What is TPM? Understanding Normalization Methods for Gene Expression Levels in RNA-Seq Analysis


The raw count obtained from RNA-Seq analysis cannot be directly compared between genes or samples.

This is because the longer the gene, the more reads are mapped to it, and the greater the total number of reads obtained by sequencing, the more reads are mapped to each gene in that sample.

Therefore, various normalization methods have been proposed, but this page focuses on explaining TPM. Previously, the metrics FPKM/RPKM were widely used. However, they have been criticized for not adequately representing gene expression levels. Currently, TPM is increasingly being utilized.

Definition of TPM

TPM stands for 'transcripts per million' and was proposed as an alternative normalization method to FPKM/RPKM.

Like FPKM/RPKM, TPM also normalizes the total number of mapped reads to one million and the transcript length to 1,000 bases. However, the order of normalization is different: TPM first adjusts for length, then for the total number of reads.

The formula is as follows (where \(q_i\) represents the number of mapped reads, and \(l_i\) represents the transcript length):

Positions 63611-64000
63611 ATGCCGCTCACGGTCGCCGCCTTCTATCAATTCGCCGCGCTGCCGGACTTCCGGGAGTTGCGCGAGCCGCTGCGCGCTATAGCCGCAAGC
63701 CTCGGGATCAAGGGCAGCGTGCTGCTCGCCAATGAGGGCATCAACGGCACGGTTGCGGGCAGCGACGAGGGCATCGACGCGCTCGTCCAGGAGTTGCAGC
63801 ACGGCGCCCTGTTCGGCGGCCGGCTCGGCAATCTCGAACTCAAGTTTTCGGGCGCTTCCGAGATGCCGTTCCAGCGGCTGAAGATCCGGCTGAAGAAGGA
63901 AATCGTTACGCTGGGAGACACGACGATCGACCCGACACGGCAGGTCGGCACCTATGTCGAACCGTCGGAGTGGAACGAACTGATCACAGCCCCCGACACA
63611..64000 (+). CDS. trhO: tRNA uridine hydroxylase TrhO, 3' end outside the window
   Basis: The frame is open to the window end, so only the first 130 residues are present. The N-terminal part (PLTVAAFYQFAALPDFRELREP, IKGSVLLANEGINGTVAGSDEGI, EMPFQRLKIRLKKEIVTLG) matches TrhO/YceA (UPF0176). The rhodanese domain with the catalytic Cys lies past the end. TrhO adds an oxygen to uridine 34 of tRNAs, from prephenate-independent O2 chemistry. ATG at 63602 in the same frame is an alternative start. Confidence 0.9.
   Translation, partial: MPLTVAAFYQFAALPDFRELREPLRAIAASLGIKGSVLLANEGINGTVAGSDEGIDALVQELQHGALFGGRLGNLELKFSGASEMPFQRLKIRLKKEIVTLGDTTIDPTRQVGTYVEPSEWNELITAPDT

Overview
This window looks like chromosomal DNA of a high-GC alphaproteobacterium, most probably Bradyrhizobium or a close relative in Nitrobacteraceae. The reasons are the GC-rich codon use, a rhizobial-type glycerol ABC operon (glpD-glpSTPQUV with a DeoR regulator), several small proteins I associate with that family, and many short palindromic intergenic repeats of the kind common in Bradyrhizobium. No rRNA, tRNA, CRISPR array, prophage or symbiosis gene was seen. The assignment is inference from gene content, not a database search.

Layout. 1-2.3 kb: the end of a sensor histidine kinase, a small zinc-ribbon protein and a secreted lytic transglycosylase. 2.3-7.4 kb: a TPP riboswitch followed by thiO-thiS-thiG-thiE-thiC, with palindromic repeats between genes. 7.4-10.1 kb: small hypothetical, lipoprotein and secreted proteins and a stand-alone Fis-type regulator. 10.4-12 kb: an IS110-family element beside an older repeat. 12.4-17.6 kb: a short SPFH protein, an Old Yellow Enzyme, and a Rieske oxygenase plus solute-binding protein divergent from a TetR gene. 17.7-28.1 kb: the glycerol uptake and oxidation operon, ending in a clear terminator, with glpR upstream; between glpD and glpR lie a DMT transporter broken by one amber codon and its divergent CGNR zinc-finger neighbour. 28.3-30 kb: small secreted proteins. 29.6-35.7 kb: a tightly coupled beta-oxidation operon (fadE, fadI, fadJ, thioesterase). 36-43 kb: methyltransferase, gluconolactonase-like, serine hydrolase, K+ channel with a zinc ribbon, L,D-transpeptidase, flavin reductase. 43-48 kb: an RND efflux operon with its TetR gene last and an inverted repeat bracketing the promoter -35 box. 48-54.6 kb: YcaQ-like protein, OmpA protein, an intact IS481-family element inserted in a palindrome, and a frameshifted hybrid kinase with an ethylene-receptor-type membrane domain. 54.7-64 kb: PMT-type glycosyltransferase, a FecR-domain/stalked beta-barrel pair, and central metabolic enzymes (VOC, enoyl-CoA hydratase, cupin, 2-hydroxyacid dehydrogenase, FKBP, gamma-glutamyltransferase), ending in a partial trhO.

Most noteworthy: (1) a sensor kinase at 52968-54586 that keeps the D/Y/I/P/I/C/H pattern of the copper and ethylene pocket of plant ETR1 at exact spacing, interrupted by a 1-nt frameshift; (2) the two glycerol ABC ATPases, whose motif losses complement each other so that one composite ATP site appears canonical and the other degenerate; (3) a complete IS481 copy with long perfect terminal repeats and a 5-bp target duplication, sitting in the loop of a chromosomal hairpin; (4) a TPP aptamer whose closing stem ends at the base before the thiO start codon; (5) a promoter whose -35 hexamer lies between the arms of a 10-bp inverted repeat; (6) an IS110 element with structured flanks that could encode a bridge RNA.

\(A_i = \frac{q_i}{l_i} * 10^3\)
\(TPM_i = A_i * \frac{1}{\sum_j A_j} * 10^6\)

Using FPKM, it can also be expressed as follows:

\(TPM_i = \frac{FPKM_i}{\sum_j FPKM_j} * 10^6\)

Effective length

The calculation method for TPM varies slightly depending on the software. For example, some software may use the effective length instead of the actual transcript length for \(l_i\).

The effective length can be calculated as follows:

\(\tilde{l_i} = l_i - μ_{FLD} + 1\)

\(μ_{FLD}\) represents the average fragment length.

It is said that using the effective length in the calculation of TPM allows for a more appropriate correction for the effects of length.

RNA-Seq Data Analysis Software

For those who don't have the time to study analysis methods or lack a high-spec computer necessary for the analysis, please consider using our RNA-Seq data analysis software.


Starting with either raw RNA-Seq data (FASTQ files/public data) or expression tables (CSV/TSV files), users can perform gene expression quantification, identification of differentially expressed genes, gene ontology(GO) analysis, pathway analysis, as well as drawing volcano plots, MA plots, and heatmaps.